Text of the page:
The rules governing summary judgment evidence are technical and demanding and require careful attention. An expert report isn’t sworn or under oath, but an expert affidavit is. Thus, an expert report isn’t competent summary judgment evidence, but an expert affidavit makes the cut.
The Fort Worth appellate court was forgiving of that procedural mistake, probably because it could have been easily cured or fixed with some additional time. Be forewarned, though, many courts aren’t so forgiving. In the end, though, it didn’t affect the outcome of the decision.
The court of appeals decided that the trial court appropriately granted summary judgment for the defendant physician. The answer to the question “why” lies in the evidence that the plaintiff provided on the elusive issue of proximate causation.
The court felt that the opinion of the plaintiff’s expert wasn’t enough to raise a genuine issue of material fact, focusing on inadequate opinions on proximate causation. The crux of the expert’s argument was that the emergency physician failed to give appropriate discharge instructions, resulting in the patient not taking any medication for an extended period of time. The court basically decided that even if the doctor made the mistakes that the plaintiff contended he had, there wasn’t evidence that linked the mistakes to the pediatric patient’s sad and untimely demise.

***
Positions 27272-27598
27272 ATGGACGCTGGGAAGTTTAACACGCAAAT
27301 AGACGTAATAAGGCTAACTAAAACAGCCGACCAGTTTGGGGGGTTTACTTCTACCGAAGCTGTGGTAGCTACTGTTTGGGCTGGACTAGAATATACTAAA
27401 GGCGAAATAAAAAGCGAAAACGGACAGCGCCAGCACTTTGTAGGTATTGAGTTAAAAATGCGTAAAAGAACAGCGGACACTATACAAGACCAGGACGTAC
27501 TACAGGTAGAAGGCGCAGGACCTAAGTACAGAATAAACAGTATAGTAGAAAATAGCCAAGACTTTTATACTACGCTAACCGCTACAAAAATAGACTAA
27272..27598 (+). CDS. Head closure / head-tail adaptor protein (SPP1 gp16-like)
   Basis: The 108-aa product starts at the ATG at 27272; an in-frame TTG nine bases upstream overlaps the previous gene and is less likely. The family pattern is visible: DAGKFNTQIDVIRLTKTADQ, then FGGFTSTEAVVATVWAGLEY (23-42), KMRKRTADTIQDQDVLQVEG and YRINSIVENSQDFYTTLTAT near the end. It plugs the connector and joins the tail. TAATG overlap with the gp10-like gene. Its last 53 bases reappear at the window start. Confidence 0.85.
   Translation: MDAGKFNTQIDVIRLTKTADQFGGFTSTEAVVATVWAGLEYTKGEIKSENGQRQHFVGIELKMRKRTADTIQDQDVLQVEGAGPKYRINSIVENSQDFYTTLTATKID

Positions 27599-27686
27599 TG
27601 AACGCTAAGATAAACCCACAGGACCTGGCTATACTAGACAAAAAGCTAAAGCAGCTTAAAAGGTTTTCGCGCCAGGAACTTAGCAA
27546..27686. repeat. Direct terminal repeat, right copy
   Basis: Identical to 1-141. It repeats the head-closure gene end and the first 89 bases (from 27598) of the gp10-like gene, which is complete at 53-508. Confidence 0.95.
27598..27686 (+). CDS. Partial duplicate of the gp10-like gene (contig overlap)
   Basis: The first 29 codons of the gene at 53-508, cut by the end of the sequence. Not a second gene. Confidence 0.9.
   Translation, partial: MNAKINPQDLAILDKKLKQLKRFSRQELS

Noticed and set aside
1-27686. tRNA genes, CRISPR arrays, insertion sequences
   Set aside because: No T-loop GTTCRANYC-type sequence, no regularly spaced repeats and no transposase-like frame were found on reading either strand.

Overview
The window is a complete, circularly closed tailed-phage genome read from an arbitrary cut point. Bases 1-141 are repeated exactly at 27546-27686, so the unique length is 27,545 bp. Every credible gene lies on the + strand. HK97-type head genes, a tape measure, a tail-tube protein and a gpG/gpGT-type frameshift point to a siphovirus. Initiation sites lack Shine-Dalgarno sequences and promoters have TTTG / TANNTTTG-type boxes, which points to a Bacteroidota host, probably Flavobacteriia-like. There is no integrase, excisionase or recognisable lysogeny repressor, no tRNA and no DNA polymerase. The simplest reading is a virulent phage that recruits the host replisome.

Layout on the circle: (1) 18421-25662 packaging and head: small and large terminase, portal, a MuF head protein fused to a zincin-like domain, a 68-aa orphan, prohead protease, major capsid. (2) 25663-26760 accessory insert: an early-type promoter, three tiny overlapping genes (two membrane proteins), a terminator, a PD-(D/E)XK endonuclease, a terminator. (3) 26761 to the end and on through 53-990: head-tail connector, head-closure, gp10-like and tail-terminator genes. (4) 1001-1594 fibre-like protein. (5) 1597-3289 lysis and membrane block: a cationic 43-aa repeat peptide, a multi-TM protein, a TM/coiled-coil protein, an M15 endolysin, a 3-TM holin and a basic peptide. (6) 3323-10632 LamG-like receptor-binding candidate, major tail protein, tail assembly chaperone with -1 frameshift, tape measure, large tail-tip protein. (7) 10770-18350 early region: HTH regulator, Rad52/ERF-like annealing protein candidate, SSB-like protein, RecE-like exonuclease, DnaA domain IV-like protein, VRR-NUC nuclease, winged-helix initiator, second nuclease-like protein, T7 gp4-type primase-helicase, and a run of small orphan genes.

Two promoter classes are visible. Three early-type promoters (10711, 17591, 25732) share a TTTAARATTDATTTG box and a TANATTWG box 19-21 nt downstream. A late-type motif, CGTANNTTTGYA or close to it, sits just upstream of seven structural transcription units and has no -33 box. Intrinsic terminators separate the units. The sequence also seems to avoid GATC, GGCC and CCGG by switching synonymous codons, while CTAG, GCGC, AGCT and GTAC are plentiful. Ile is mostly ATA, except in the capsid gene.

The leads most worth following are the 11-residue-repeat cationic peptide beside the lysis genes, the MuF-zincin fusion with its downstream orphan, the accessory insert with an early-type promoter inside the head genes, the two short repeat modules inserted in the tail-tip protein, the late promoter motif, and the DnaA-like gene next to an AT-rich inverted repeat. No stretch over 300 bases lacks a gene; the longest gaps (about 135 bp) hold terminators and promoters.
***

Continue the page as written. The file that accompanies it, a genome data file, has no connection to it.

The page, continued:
Quoting the expert, “Dr. Purcell’s instructions basically resulted in a situation where a patient with acute asthma exacerbation, who required continuous treatment, was instructed not to treat it at all . . . .” The expert felt that a continued hospital admission and medical treatment would have led the patient to survive the incident of “mild asthma exacerbation.”
I think the expert’s use of those words may have captured the appellate court’s focus. The court ultimately decided that the expert didn’t connect the dots between the first asthma incident and the later one that led to her acute deterioration, cardiac and respiratory arrest, and ultimate death.
In my experience, expert reports, affidavits, and deposition or trial testimony for plaintiffs must be detailed and precise to survive preliminary or summary judgment attacks. Painting a big picture isn’t enough. There must be sufficient evidence on every required element of medical malpractice.
If you’ve been seriously injured by poor medical or hospital care in Texas, then contact a top-rated experienced Houston, Texas medical malpractice lawyer for a complementary consultation about your potential case.